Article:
After a year since we have had a heightened level of crisis related to the severity of the pandemic we are now left with a skyrocketing mental health concern that continues to escalate. Because of isolation in due respect for the pandemic this shutdown mode has created red flags related to stress, depression, anxiety, dissociation, panic attacks, rumination, disturbed sleep patterns and lack social interactions has in a way crippled people of all ages.
Many of us who have not had prior mental health concerns at least to a level where it becomes a medical situation are now beginning to see a concerned increase of mental health symptoms. The heavy matters of these concerns are weighing also on our mental health teams across the world. It is developing like a cry as we notice many people who are seeking help from mental health clinics are now on a waiting list. ‘Times are changing’, we’ve heard this term many times in our life, but the emergency in situations evolving related this oncoming crisis this term has a more meaningful and impactful definition.
One thing that can be a bit baffling is when someone has re-occurring anxiety mixed with panic attacks and intrusive thoughts, this can be very difficult especially if you’re seeing it trending on an everyday cycle. Those of us who have experienced these symptoms mainly anxiety alone can relate that these effects can have an ongoing insecurity and part of a stigmatised triggering awareness.
If we look at mental illness in general even the last five years and I guess 10 years mental illness was a select amount of individuals that were seeking treatment or at least being mindful of it, now I think because of the extraneous levels of stress and even global affairs we are all vulnerable and this is where the dynamic changes.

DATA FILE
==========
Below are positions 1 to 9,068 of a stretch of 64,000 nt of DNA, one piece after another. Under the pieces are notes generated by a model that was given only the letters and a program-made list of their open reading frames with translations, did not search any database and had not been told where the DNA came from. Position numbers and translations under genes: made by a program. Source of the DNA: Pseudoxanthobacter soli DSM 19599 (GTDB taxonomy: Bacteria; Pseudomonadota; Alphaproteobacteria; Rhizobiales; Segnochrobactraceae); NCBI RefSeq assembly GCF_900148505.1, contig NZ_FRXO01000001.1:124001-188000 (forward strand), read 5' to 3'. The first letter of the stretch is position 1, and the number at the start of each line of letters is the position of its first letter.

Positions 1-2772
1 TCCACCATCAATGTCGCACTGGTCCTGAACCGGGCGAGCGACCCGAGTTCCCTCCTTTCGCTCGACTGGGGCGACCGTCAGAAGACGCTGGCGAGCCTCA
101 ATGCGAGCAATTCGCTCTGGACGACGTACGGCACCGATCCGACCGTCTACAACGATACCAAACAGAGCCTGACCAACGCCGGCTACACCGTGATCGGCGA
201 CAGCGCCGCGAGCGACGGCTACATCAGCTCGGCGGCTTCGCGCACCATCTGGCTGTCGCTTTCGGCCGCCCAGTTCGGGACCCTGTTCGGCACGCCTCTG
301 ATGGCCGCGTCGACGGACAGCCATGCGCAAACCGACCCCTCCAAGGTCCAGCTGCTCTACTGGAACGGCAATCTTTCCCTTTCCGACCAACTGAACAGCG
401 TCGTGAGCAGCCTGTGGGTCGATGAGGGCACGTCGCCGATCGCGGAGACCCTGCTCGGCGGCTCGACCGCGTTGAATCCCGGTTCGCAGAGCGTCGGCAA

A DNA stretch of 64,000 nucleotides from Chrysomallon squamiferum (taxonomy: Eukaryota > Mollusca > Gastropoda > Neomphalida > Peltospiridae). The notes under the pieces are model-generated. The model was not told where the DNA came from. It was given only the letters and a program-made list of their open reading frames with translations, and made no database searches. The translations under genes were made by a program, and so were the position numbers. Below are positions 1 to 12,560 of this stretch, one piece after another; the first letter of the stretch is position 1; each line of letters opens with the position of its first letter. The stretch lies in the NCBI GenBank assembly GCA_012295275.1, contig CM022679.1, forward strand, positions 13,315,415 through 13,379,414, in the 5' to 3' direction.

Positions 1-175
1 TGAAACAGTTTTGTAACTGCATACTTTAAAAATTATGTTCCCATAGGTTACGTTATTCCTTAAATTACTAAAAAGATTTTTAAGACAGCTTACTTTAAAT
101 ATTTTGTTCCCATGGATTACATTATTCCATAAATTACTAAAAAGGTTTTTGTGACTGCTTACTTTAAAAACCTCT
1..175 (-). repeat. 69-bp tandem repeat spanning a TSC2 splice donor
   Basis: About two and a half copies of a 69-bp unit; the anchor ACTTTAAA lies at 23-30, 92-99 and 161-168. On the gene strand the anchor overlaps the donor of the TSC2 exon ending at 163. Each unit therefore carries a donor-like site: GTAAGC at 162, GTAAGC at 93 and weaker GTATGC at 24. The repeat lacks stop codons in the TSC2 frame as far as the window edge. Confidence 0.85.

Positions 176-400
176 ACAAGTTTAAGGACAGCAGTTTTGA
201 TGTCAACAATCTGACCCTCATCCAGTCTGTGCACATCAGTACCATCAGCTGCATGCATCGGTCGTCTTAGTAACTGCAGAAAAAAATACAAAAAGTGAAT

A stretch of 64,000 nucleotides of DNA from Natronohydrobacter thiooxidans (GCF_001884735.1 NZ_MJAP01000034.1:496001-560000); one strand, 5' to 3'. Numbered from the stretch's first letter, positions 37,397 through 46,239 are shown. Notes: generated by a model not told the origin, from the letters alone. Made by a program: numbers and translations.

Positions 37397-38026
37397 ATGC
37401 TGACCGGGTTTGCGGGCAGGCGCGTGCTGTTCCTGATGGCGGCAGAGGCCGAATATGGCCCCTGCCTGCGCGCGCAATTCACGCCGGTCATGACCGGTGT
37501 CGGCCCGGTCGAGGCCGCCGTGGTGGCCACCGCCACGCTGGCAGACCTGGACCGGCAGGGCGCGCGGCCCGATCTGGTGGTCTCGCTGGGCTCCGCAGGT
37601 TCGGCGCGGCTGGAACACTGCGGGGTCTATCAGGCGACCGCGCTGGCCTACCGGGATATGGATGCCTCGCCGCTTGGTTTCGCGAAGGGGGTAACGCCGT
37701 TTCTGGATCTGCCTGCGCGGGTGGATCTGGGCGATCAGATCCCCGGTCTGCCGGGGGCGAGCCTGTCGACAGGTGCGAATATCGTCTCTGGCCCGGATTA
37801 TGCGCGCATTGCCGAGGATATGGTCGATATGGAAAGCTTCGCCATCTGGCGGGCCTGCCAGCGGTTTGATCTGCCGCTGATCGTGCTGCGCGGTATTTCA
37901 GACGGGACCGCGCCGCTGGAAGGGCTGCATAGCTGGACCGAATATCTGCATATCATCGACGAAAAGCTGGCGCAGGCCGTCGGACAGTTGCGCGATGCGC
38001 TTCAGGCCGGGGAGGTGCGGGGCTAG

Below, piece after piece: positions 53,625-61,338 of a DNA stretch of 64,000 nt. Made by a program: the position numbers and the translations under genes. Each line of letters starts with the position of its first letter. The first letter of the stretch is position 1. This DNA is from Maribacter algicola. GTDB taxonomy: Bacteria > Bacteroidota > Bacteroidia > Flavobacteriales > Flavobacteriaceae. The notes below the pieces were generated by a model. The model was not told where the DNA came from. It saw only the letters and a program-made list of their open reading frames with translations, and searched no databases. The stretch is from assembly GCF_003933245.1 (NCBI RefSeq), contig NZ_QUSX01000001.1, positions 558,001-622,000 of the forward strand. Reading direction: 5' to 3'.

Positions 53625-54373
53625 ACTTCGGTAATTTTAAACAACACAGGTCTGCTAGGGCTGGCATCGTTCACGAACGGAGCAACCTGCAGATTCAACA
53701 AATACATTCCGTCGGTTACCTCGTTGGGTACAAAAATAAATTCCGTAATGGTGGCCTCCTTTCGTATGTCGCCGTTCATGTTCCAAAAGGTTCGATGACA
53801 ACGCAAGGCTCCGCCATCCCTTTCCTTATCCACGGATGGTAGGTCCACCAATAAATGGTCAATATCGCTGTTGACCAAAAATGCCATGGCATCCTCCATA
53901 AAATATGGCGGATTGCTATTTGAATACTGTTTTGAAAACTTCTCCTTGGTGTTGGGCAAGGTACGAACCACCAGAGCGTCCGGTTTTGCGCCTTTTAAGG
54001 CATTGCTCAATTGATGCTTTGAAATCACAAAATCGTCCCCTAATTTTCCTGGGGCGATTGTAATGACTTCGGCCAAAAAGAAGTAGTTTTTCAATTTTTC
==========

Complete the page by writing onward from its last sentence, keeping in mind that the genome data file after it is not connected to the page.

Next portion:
In my book Interiors: Mental Health, I illustrate the journey from a very young age and into a diagnosis that lasted 21 years before I was able to receive the right medication and the correct diagnosis and I have been hospitalised 13 times. For the last seven years now I’ve had health security with no more symptoms no more side effects of medication and the same medication for seven years.
This book reveals the true nature of what it’s like to live with a mental illness. I am very grateful for the medical fields and my ability to be able to adjust to a more normal lifestyle. Because of my own personal success and overcoming a severe mental illness I have that desire within me to give back to the mental health community. I am also on a trauma committee board member in my local community this is a link to my book that I wrote about my experience.
We want to try to find ways to be an encouragement to people, that together we can be a inspiration.
John Ruonavaara is a mental health advocate.
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